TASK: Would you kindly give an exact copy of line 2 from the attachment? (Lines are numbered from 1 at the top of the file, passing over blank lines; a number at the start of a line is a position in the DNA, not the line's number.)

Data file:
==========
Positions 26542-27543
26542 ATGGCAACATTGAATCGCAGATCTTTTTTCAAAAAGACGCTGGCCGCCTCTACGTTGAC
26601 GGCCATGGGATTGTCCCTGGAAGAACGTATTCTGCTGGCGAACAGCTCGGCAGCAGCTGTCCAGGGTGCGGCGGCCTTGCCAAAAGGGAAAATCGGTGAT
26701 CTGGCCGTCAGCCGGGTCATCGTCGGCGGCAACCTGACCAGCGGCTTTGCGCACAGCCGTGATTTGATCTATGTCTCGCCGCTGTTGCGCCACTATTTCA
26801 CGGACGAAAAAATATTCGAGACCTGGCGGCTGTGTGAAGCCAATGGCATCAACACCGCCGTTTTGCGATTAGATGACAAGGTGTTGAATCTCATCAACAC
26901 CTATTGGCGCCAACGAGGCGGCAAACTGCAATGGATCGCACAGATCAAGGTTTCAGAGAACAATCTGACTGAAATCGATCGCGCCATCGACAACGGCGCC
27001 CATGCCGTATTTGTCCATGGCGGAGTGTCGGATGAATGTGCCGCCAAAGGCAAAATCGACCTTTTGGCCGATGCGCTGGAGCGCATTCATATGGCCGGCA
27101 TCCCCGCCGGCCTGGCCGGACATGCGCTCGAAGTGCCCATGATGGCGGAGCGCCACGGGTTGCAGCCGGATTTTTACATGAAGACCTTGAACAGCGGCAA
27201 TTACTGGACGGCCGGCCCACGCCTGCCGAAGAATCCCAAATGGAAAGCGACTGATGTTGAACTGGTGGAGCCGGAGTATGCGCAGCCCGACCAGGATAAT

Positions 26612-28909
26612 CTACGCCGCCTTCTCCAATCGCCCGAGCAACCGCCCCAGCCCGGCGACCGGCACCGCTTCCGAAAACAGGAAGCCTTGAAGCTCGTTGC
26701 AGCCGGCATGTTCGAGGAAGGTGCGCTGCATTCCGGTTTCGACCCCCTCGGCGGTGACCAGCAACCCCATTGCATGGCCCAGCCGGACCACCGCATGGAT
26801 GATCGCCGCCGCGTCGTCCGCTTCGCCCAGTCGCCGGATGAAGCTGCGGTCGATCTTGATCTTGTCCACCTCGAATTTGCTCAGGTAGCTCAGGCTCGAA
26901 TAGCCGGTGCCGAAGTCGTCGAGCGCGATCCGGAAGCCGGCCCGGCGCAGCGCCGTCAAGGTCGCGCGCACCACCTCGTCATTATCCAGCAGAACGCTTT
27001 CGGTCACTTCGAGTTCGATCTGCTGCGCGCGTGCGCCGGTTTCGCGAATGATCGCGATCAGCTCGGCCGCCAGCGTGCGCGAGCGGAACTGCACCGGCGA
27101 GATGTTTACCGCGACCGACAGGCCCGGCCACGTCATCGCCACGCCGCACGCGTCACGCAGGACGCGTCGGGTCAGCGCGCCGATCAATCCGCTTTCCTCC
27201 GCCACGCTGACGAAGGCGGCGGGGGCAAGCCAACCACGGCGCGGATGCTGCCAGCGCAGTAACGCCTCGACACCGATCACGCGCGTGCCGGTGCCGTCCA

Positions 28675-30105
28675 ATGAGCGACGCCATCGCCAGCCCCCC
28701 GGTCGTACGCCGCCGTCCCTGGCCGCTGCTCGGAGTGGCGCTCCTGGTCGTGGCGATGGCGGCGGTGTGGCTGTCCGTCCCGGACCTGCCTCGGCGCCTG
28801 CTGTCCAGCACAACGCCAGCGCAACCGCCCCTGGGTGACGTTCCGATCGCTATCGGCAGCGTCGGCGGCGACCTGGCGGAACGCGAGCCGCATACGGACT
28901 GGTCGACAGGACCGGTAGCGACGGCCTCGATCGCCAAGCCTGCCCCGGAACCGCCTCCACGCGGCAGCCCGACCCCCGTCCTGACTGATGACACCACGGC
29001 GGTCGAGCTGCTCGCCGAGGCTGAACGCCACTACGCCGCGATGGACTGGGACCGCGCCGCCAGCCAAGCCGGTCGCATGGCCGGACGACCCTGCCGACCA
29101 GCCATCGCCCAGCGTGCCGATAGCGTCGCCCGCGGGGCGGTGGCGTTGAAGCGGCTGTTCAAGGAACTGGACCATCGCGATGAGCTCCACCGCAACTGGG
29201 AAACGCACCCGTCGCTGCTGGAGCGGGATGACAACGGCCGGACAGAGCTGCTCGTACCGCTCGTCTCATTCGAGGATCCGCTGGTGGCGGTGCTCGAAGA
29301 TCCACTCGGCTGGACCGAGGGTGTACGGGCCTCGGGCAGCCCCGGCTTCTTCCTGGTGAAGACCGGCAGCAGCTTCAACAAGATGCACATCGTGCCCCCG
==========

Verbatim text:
26542 ATGGCAACATTGAATCGCAGATCTTTTTTCAAAAAGACGCTGGCCGCCTCTACGTTGAC